IPAC Canada – the smart way to advance infection prevention and control best practice every day.
A Message From Our President
MISSION: We inspire, nurture and advance a culture committed to infection prevention and control.
VISION: No preventable infections for Canadians. Ever.
Click here to read a summary of our strategic plan.
IPAC CANADA (Infection Prevention and Control Canada) is a multidisciplinary, professional organization for those engaged in the prevention and control of infections. IPAC Canada was incorporated under the Canadian Corporation Act in 1976 and is a registered non-profit organization. IPAC Canada has over 1600 members. (Membership Map on right)
IPAC Canada is a Not-for-Profit charitable organization whose revenues come from annual membership revenues, conference revenues, commercial advertising and unrestricted grants for specific projects. IPAC Canada does not endorse or recommend the products or services of any commercial entity that advertises on the IPAC Canada website.
IPAC Canada provides communication and education for those involved in infection control activities. Its goal is to prevent infections and as a result improve patient care and staff health in hospitals, other health care facilities, and the community by:
- initiating and coordinating effective communication and cooperation among all disciplines united by infection control activities
- supporting and/or developing effective and rational infection control practices
- standardizing infection control practices
- promoting research in areas related to infection control
- promoting and facilitating infection control education for both infection control practitioners and other personnel working in hospitals, nursing homes and related institutions.
INFECTION CONTROL PROFESSIONALS come from many different backgrounds within the health care field. These include disciplines such as nursing, medicine, microbiology, medical technology and epidemiology. Certification in Infection Control (CIC®) is also available by passing an examination set by the Certification Board of Infection Control (CBIC). IPAC Canada supports this certification. Accreditation Canada requires all accredited hospitals to have systems in place to ensure provision of infection control activities.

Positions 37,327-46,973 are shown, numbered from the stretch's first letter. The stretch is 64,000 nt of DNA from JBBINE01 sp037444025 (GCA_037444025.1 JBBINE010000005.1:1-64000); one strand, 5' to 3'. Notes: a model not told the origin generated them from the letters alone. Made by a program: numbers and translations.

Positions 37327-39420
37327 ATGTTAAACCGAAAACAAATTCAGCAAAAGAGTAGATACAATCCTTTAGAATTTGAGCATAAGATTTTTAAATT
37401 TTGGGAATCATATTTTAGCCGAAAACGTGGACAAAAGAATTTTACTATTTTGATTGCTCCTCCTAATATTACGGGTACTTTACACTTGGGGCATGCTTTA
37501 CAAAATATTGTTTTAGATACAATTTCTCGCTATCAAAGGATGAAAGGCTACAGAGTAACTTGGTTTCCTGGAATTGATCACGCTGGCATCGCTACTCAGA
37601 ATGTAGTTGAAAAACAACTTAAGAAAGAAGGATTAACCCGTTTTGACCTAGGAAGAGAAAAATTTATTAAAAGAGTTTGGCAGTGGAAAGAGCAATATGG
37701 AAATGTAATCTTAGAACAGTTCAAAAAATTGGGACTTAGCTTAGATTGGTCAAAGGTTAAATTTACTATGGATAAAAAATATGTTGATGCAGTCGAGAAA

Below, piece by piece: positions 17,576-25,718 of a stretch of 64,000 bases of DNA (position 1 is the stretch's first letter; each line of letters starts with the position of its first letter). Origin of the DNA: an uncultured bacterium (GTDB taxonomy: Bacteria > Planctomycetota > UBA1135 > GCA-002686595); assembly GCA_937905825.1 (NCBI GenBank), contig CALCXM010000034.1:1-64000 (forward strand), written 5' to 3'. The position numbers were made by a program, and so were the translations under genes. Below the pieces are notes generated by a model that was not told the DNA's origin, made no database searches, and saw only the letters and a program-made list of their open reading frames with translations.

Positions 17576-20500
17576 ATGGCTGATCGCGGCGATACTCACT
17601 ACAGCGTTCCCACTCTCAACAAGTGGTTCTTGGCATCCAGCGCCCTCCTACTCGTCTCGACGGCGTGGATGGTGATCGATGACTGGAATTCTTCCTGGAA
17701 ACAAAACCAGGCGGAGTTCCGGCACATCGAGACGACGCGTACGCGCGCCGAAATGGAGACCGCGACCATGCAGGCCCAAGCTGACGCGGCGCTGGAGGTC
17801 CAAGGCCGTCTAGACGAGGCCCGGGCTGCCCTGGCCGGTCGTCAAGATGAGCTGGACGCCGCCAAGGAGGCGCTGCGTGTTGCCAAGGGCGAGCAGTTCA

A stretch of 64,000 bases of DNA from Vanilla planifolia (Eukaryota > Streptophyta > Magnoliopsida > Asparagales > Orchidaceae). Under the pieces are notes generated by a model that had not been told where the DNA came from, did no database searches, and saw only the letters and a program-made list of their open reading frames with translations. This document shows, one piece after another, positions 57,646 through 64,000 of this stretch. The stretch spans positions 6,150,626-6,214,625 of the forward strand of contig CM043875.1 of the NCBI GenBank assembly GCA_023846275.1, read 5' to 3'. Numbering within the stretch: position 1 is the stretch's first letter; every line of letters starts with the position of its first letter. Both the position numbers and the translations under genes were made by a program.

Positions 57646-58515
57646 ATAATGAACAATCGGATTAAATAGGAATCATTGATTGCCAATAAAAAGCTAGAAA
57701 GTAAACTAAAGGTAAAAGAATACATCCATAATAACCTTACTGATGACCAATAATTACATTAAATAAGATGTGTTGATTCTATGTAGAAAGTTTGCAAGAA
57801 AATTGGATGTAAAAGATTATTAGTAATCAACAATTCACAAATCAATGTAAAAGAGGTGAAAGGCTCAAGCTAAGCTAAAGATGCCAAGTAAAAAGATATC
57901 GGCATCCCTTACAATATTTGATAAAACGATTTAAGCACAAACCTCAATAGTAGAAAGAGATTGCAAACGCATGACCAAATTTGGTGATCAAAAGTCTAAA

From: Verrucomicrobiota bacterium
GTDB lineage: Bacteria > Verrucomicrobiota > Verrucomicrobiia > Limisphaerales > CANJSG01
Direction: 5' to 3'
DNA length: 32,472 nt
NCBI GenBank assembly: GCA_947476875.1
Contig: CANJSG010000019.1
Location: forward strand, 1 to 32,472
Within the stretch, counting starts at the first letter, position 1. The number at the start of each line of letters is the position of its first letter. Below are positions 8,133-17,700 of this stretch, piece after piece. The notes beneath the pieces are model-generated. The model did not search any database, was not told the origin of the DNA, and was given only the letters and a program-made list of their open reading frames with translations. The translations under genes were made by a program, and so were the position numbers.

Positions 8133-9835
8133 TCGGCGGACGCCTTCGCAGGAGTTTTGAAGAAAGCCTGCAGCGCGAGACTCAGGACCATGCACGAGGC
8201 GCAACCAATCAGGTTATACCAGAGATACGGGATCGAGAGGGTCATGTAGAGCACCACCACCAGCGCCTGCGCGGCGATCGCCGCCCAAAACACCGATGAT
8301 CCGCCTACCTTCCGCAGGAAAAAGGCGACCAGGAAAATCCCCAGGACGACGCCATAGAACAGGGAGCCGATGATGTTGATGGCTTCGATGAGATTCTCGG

DEFINITION OF AN ICP – The Board of Directors has confirmed the following definition of an Infection Prevention and Control Professional (ICP):
An Infection Control Professional (ICP) is an individual who has responsibility in their workplace for development, implementation, evaluation, and education related to policies, procedures, and practices that impact the prevention of healthcare-associated infections.
Integral competencies to the role include knowledge of infectious disease processes, microbiology, routine practices and additional precautions, surveillance, principles of epidemiology, research utilization and education. The performance of these activities and application of competencies will vary depending on the setting in which the ICP functions. Additional supporting competencies include communication, leadership, and professionalism. An ICP who demonstrates infection prevention and control competencies should be Certified in Infection Control (CIC®), having successfully passed the initial certification exam and recertification every 5 years.
Accepted alternative terms, meaning the same thing:Infection Prevention and Control Practitioner, Infection Prevention and Control Professional, Infection Control Practitioner, Infection Control Specialist, Infection Control Consultant, Infection Preventionist
WITHIN HOSPITAL AND OTHER HEALTH CARE FACILITIES, Infection Control Professionals are responsible for keeping abreast of all current infection control standards and practices. They must ensure that these practices are implemented and the standards maintained within their institutions. This is done by orientation and continuing education of health care workers, consultation, surveillance and coordination of results. Infection Control Professionals maintain a strong liaison with public health authorities.
In 1985, THE MANDATE expanded to include the community, thus reflecting the responsibility of infection control beyond active treatment hospitals. Infection Control Professionals contribute their expertise to the community in many ways. For example, they:
- work with the Ministry of the Environment on safe procedures for waste disposal
- join government task forces setting standards for long term care facilities
- assist in setting standards for the use of disinfectants in industrial settings
- speak on infection control at institutions such as public schools and community colleges
- advise AIDS committees at the local, provincial and national levels on matters of public education
- act as consultants to a wide range of organizations including the Public Health Agency of Canada, the Canadian Standards Association, the Canadian Hospital Association, the Operating Room Association, Central Supply Services, and Ambulance Services.
Revised July 6, 2018